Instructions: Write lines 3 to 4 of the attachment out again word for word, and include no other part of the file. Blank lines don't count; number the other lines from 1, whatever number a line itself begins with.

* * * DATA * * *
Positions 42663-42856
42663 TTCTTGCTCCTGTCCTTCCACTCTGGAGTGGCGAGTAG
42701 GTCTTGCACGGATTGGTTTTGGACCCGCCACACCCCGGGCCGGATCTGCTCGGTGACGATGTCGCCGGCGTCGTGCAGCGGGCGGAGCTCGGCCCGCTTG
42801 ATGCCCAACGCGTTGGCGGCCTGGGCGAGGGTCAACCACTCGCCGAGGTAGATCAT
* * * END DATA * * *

42701 GTCTTGCACGGATTGGTTTTGGACCCGCCACACCCCGGGCCGGATCTGCTCGGTGACGATGTCGCCGGCGTCGTGCAGCGGGCGGAGCTCGGCCCGCTTG
42801 ATGCCCAACGCGTTGGCGGCCTGGGCGAGGGTCAACCACTCGCCGAGGTAGATCAT